From building our own small evaluators we can learn about how programming languages are made and what kind of design decisions we can make when building languages, as well as about ideas and techniques that we can make use of in our everyday programming. More important: Making evaluators is lots of fun!
A meta-circular evaluator is an implementation of a programming language in an existing language, where the implementation “reuses” parts of the language it is implemented in. This lets us skip a lot of tedious plumbing, and we can quickly get a working new language implementation that we can play and experiment with.
In this workshop we will start with a simple evaluator for a “calculator-language” with basic arithmetic operations, and then gradually expand it into more and more sophisticated evaluators. We will end up with an evaluator for a language with special features for solving logic puzzles and constraint satisfaction problems, similar to the amb-evaluator in the book “Structure and Interpretation of Computer Programs.”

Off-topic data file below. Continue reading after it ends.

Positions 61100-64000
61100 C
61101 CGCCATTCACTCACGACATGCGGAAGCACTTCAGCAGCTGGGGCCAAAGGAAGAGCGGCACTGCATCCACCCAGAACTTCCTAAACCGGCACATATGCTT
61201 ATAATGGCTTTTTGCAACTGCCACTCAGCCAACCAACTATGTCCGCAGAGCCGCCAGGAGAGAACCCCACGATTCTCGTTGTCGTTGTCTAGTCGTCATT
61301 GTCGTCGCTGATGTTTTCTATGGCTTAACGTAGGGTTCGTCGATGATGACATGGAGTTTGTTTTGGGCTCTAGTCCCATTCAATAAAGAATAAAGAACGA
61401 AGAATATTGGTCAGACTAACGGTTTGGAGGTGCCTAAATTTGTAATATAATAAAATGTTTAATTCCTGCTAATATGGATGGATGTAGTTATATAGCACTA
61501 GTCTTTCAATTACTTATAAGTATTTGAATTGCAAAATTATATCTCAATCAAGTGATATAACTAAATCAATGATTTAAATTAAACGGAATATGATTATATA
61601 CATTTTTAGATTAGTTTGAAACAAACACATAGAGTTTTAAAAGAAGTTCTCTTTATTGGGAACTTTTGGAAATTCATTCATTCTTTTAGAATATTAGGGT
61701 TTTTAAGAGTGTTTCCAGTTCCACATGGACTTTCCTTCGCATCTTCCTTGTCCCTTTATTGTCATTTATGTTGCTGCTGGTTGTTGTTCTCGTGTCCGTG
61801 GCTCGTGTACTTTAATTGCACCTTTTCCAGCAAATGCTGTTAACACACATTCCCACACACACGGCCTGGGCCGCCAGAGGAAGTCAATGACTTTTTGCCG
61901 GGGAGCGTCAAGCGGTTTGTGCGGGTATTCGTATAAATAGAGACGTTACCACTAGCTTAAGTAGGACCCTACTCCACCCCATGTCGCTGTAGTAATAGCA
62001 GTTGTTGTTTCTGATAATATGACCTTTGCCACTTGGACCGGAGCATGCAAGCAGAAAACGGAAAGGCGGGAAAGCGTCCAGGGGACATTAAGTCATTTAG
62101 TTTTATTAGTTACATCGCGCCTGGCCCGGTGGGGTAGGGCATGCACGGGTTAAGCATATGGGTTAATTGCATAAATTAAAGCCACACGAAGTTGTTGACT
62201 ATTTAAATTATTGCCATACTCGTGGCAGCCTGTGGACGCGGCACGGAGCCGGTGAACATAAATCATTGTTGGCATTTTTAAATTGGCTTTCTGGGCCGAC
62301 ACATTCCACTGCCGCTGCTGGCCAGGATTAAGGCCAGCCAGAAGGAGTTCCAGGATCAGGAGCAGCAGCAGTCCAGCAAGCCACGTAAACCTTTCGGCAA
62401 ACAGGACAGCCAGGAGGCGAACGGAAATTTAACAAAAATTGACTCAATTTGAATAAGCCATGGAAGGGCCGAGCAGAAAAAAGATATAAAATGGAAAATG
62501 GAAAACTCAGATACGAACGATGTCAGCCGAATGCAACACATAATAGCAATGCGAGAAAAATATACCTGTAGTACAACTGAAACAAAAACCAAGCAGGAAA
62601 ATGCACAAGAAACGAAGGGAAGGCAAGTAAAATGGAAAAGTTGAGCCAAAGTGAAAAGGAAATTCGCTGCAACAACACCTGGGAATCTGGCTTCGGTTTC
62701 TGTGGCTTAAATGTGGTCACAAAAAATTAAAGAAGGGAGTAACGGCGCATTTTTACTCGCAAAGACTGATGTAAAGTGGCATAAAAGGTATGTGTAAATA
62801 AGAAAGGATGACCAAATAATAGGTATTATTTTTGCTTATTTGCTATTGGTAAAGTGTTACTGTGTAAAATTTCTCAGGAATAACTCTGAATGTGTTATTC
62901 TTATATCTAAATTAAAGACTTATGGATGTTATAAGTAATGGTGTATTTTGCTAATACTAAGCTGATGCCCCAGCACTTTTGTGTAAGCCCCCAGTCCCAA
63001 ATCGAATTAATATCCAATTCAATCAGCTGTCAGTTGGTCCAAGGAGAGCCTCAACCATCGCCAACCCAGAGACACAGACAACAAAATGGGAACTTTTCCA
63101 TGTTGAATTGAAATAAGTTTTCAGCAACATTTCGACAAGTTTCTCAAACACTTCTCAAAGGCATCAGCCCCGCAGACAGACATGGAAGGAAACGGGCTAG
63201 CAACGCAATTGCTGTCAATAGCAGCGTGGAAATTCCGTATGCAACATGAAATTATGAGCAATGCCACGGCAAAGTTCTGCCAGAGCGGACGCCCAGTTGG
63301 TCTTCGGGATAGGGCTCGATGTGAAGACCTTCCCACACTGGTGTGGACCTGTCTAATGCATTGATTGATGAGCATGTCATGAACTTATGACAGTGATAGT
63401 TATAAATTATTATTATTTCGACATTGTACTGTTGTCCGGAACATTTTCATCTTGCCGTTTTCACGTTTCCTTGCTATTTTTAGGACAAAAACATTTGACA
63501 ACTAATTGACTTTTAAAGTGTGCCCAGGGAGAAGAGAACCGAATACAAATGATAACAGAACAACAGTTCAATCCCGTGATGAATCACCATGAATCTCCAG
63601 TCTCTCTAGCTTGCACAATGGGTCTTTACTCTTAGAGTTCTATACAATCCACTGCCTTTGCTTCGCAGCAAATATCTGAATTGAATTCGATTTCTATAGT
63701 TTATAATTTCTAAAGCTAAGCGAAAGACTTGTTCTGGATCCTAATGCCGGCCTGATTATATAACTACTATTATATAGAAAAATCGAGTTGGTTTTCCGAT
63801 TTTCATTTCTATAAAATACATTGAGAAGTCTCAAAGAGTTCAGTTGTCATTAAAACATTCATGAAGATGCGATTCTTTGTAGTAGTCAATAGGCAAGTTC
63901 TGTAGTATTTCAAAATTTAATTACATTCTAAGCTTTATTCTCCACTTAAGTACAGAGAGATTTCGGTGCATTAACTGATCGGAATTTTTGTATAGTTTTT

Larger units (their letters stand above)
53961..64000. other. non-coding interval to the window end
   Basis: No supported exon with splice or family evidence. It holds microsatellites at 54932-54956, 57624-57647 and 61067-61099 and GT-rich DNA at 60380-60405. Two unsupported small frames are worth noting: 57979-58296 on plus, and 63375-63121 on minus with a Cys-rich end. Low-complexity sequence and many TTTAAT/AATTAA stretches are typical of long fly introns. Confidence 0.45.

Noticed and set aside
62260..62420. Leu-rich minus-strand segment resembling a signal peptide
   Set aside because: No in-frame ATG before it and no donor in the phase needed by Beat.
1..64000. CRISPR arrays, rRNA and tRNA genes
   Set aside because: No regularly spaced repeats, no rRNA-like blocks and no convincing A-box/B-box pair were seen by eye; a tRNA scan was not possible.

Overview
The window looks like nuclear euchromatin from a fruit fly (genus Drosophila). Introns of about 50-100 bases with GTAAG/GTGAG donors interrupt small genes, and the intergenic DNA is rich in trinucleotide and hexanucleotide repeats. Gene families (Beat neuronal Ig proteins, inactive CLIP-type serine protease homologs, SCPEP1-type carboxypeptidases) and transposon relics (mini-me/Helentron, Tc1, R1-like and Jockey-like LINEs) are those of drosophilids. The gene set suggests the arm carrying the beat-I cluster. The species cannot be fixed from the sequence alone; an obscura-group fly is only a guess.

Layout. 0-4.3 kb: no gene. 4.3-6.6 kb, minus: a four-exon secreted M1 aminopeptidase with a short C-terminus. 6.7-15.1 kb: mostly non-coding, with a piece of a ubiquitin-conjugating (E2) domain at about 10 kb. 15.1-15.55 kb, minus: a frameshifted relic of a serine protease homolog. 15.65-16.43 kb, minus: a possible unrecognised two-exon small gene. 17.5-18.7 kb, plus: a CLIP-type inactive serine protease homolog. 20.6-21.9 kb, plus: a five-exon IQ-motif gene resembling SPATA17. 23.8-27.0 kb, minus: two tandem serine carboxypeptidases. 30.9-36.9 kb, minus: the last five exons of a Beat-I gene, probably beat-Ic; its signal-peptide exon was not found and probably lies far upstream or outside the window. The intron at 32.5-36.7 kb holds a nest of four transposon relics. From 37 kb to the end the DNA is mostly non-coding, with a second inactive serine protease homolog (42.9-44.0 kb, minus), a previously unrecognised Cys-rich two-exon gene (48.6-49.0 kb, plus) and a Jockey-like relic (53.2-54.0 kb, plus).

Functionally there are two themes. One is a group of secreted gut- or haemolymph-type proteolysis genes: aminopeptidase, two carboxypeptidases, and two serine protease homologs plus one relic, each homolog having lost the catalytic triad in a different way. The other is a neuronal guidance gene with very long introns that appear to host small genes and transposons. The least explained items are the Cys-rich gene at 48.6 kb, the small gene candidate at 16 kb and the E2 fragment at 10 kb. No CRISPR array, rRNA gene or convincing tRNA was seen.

Jonas is a developer at Computas. He likes pretty animals and programming languages, and has an MSc in Computer Science from the University of Oslo. Dislikes things. (Also likes cute animals. (Some animals are pretty animals and are also cute animals.))
Heidi is a developer at NRK. She once studied mathematics and ended up with a PhD in algebraic geometry. But at some point she discovered programming and she has been enthusiastic about it ever since. Heidi finds most aspects of software development interesting, and is especially fond of functional programming and programming language theory.